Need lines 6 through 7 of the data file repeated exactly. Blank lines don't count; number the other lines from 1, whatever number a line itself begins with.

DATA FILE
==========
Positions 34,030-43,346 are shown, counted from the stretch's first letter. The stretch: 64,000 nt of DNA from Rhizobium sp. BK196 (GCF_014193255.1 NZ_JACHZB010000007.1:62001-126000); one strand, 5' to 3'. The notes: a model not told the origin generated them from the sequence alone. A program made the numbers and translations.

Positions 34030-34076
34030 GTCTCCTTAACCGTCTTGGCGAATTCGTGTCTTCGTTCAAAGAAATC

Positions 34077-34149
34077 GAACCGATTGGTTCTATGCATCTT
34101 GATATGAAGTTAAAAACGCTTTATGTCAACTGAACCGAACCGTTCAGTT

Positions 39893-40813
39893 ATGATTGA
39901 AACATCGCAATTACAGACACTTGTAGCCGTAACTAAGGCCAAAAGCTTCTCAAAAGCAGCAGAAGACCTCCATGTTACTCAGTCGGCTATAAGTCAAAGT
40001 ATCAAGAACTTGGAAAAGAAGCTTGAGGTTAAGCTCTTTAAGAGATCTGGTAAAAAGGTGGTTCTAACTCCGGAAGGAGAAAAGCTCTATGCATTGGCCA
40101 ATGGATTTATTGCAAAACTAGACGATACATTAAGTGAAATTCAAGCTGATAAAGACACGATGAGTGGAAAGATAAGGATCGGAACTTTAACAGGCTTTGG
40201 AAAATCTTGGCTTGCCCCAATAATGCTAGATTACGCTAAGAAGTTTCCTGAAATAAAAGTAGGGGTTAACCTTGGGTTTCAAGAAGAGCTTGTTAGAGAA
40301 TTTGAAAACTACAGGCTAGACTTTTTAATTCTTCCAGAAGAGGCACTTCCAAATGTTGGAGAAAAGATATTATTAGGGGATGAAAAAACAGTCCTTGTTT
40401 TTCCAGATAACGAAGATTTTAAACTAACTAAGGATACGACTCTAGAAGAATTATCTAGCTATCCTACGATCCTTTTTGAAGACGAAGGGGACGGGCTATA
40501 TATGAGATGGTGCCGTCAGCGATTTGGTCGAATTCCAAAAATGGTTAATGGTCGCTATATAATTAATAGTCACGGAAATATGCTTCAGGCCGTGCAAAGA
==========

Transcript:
34101 GATATGAAGTTAAAAACGCTTTATGTCAACTGAACCGAACCGTTCAGTT

Positions 39893-40813